Friday, September 26, 2008


Rattus Norvegicus, The Stranglers' first album from 1978, is so fucking great that I shouldn't really have to tell you about it, but I will. You see, the band started in 1974 and was kind of part of the dreary pub rock scene. They soon outgrew this world and were considered too eccentric and artsy for the Guinness-swilling work-a-day chumps down at the local boozer. It also didn't help that Hugh Cornwell's lyrics were often biting digs at English life, he was a notorious shit-stirrer. The Stranglers landed some gigs opening for The Ramones and from then on they were linked to the punk scene in England. The Stranglers were really only punk in spirit and attitude. Very unhip organs and keyboards swirled around their herky jerky songs and Cornwell's lyrics coated everything in venom. The Stranglers took some heat from feminists for some perceived misogyny. So what if these guys were dicks, this is a classic.

Thursday, September 25, 2008

Have a Little Faith

Cosmic Hearse reader and friend, Nick, hooked me up with another lost Swedish metal rarity that was on my wishlist. Faith released this totally killer seven inch of doomy classic metal in 1986. I think some members were in Stormbringer who appear on the ruling Metal Knights comp. At least one member of Faith went on to join the band Mercy, the pre-Candlemass gig of Messiah Marcolin. This EP has two songs,"Possession" and "Hymn Of The Sinner" I can't decide which I like better, but why would I have to? Seriously, get this. Thanks, Nick.

Wednesday, September 24, 2008

Human Condition

Human Condition, the German bootleg released in 1995 is regarded as the best, and most respectful of the gazillions of G.I.S.M. bootlegs. Clearly done by fans, and not as a quick cash in, Human Condition contains all the band's compilation tracks and some pretty good quality live recordings. It came with an eight page booklet with tons of cool art and other G.I.S.M. ephemera.

Tuesday, September 23, 2008

Fly People Fly

Maybe when you think of The Scorpions you think of "Rock Me Like a Hurricane," balding krauts, and striped spandex moose knuckle. Maybe you just fell out of your momma's ass too. Maybe you are too young and green to know that before all that dumb shit, The Scorpions were one of the coolest hard rock bands of the '70s. Maybe you don't even know about how they had on their team a foppish Teutonic guitarbarian by the name of Uli Roth who was just a bit fucking loony, but had style and licks and chops for days. Maybe you don't know that this album, Fly To The Rainbow (along with In Trance) is just overflowing with outstanding songs. Maybe nobody ever told you how precious and deep Fly To The Rainbow truly is, and that saddens me.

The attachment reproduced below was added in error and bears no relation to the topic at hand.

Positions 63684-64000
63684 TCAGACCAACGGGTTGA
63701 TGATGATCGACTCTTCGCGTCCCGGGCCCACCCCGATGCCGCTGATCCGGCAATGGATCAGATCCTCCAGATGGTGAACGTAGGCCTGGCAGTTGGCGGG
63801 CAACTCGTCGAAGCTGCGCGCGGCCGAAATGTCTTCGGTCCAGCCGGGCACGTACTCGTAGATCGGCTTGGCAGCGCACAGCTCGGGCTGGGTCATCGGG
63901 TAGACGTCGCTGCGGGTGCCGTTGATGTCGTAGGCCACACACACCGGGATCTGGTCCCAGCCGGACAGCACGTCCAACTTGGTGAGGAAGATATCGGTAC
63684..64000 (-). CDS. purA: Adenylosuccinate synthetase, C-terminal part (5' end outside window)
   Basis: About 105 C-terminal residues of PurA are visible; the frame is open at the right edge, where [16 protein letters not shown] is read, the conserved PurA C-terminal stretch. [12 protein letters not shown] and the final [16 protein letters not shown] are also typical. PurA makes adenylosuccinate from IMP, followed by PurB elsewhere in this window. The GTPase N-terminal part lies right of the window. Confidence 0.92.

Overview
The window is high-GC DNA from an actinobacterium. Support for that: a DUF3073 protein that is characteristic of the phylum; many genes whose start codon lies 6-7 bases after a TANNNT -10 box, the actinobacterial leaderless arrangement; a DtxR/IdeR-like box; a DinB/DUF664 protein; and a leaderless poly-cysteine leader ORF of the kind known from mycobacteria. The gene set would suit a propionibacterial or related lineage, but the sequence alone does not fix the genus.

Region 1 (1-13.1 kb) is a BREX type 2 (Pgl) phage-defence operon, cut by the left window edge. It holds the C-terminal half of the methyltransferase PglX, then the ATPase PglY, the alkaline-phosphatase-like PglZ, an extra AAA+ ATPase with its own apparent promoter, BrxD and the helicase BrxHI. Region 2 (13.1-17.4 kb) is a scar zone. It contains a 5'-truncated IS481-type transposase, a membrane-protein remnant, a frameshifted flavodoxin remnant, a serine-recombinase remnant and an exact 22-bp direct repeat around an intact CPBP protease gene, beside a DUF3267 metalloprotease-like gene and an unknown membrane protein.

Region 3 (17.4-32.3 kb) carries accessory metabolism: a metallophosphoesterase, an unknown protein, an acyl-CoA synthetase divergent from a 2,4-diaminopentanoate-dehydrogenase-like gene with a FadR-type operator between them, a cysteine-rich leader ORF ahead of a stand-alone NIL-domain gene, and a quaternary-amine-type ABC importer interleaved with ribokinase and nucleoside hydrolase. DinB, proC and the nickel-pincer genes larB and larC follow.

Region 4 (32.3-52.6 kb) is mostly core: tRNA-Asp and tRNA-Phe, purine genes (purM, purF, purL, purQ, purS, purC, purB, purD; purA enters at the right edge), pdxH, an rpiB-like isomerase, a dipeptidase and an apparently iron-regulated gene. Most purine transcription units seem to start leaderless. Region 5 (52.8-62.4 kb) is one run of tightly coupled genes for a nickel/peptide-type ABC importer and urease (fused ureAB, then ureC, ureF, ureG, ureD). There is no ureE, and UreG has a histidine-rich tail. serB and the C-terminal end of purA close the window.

Oh, and tomorrow night, Uli plays in San Francisco and I am going.

Monday, September 22, 2008

Milan Gets Taken

Back when I posted UFO's live epic Strangers In The Night ,it got folks talking about their favorite live albums, which led to me dusting off Mayhem's Mediolanum Capta Est. This is a recording of the band's 1998 performance in Milan, Italy. Mediolanum contains material from every Mayhem release before '98, but sadly , only contains two songs from their quintessential album De Mysteriis Dom Sathanas. Still it is a spirited performance with some quality between song banter, which is the hallmark of a memorable live recording. For instance when frontman Maniac, with all the snarkiness of a satanic observational comedian, says, "We have the fucking pope here in Italy. The next song I dedicate hereby to the pope, Chainsaw Gutsfuck!" I'm sure the pope was pleased. You will be too. Oh, and my copy is a super limited edition with an embossed and foil stamped jewel case.

Sunday, September 21, 2008

Khmer Pop

Okay, I am a huge fan of the Sublime Frequencies label run by members of The Sun City Girls. Over the last decade the label has released what they call "obscure sights and sounds from modern and traditional urban and rural frontiers." This includes folk and pop from Southeast Asia and the Middle East as well as field recordings, radio broadcasts, and ceremonial music from all over the globe. The label's releases are produced in limited quantities (usually 1,000 copies), and are generally not reprinted.